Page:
In the past several weeks, students around Colorado and the rest of the U.S. have been celebrating their graduation from high school, college and other programs in higher education. Many of them will be searching for apartments and homes to rent, and for a number of them it may be their first time renting.
The following are some tips for finding an apartment or home for rent, particularly if you have little to no experience with the search process.
Look like someone a landlord would want to rent to. It can be tricky to find a decent apartment, especially in places where the demand for rentals is high. In Denver and Boulder, for example, finding an apartment or home rental can be highly competitive, with rentals quickly snatched up. To give yourself an edge over other prospective tenants, you have to make a good impression. When you meet with prospective landlords or leasing agents, look responsible and well put together; dress neatly, speak in an articulate way, and have references prepared. The situation isn’t entirely dissimilar from a job interview.
Get your finances together. Before launching into your search, take an accounting of how much money you have, both in savings and in current income. This will help you determine what places you can afford; don’t forget that you may also be paying for certain utilities and other housing expenses. Just the act of leasing an apartment can require an application with a non-refundable fee, and, once you sign the lease, a security depost and a month’s worth of rent. In some cases, you may be asked to supply a guarantor or co-signor (e.g. a parent or another trusted individual who can give a landlord assurance that they’ll back you up in case you lack sufficient funds to pay rent). If you don’t have income yet, but are set to start a job, you can show your landlords your official job offer as proof that you’ll be steadily employed and able to pay rent.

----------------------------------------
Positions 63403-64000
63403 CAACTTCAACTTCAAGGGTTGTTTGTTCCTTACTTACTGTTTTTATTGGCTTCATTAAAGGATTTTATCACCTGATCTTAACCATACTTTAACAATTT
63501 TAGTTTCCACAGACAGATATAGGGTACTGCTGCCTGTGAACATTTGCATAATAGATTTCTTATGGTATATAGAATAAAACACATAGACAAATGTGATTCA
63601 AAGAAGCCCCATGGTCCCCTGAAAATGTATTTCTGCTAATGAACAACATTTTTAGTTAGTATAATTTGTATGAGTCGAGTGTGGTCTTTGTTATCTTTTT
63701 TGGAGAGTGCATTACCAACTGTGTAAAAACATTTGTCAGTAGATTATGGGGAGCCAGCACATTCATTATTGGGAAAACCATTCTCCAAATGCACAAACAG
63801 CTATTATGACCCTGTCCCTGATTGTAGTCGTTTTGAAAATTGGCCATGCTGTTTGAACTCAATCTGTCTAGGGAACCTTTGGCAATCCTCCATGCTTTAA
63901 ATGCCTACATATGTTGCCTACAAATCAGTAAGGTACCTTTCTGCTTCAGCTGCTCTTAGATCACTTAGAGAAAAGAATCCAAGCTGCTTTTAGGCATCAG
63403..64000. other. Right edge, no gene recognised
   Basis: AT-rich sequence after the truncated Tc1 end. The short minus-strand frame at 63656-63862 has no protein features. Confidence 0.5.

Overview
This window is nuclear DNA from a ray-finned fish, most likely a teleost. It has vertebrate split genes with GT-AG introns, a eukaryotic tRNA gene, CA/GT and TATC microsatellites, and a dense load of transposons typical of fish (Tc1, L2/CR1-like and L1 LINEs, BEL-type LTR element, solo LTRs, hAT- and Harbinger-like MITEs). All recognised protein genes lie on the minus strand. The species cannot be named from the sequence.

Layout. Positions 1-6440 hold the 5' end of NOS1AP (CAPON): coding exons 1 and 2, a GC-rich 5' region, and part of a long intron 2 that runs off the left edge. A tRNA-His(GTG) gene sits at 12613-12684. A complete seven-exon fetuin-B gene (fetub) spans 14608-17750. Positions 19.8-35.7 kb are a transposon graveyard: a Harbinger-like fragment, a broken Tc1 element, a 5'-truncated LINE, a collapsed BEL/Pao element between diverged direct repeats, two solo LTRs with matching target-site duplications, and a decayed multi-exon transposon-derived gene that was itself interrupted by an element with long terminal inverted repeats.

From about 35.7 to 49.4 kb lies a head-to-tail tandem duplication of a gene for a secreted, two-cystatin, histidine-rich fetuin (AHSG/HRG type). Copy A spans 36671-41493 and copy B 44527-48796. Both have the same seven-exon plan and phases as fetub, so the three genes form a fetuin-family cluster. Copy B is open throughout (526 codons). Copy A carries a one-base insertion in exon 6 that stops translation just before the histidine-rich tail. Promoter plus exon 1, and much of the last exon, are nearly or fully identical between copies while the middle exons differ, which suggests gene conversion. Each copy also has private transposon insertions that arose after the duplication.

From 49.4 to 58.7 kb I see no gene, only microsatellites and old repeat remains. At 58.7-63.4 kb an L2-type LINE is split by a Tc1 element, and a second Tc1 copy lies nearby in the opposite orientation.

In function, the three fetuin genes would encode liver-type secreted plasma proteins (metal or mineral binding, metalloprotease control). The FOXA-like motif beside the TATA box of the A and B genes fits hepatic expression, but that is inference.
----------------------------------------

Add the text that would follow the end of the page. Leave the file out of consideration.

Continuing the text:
Check your credit report. You may not have much on your credit report, but landlords and property managers are generally understanding of the fact that someone fresh out of college or high school might not have much in the way of a credit history. That said, do check out your credit report (which you can obtain for free) to see what’s on there and what your credit score is. If there are mistakes on it, get them addressed immediately. And to ensure that your credit score goes up or remains good, behave with fiscal responsibility; for instance, make any payments (for your credit card, or on a car) in a timely way.
Do your research carefully. Visit the neighborhoods you may want to rent in, and read about different properties so that you know what to expect in terms of monthly rent, utilities, and amenities. Always check into the reputation and background of the company or individual landlord you’re renting from, and have everything spelled out clearly on paper. Speak with current tenants if you can, and try to find reviews online regarding a given property. If you’re thinking of sharing an apartment with someone you don’t know, investigate their background thoroughly.
Give yourself enough time. Don’t leave the search for an apartment to the last minute, as you may get left with only inadequate options. The more in advance that you start your search typically the more options you will have available. At least thirty days in advance is a good rule of thumb but some start as early as 90 days in advance. In some predominately student rental markets like Boulder Colorado, leasing of student apartments starts nearly a year in advance. This is called preleasing or fall preleasing.
Enlist the help of professional apartment finders. With the help of professionals, you have a central resource that can help you easily sort through different rentals, conduct a targeted search, and quickly find one that’s suited for you. You will also avoid a lot of the potential problems associated with contacting anonymous rental advertisements on sites such as Craigslist.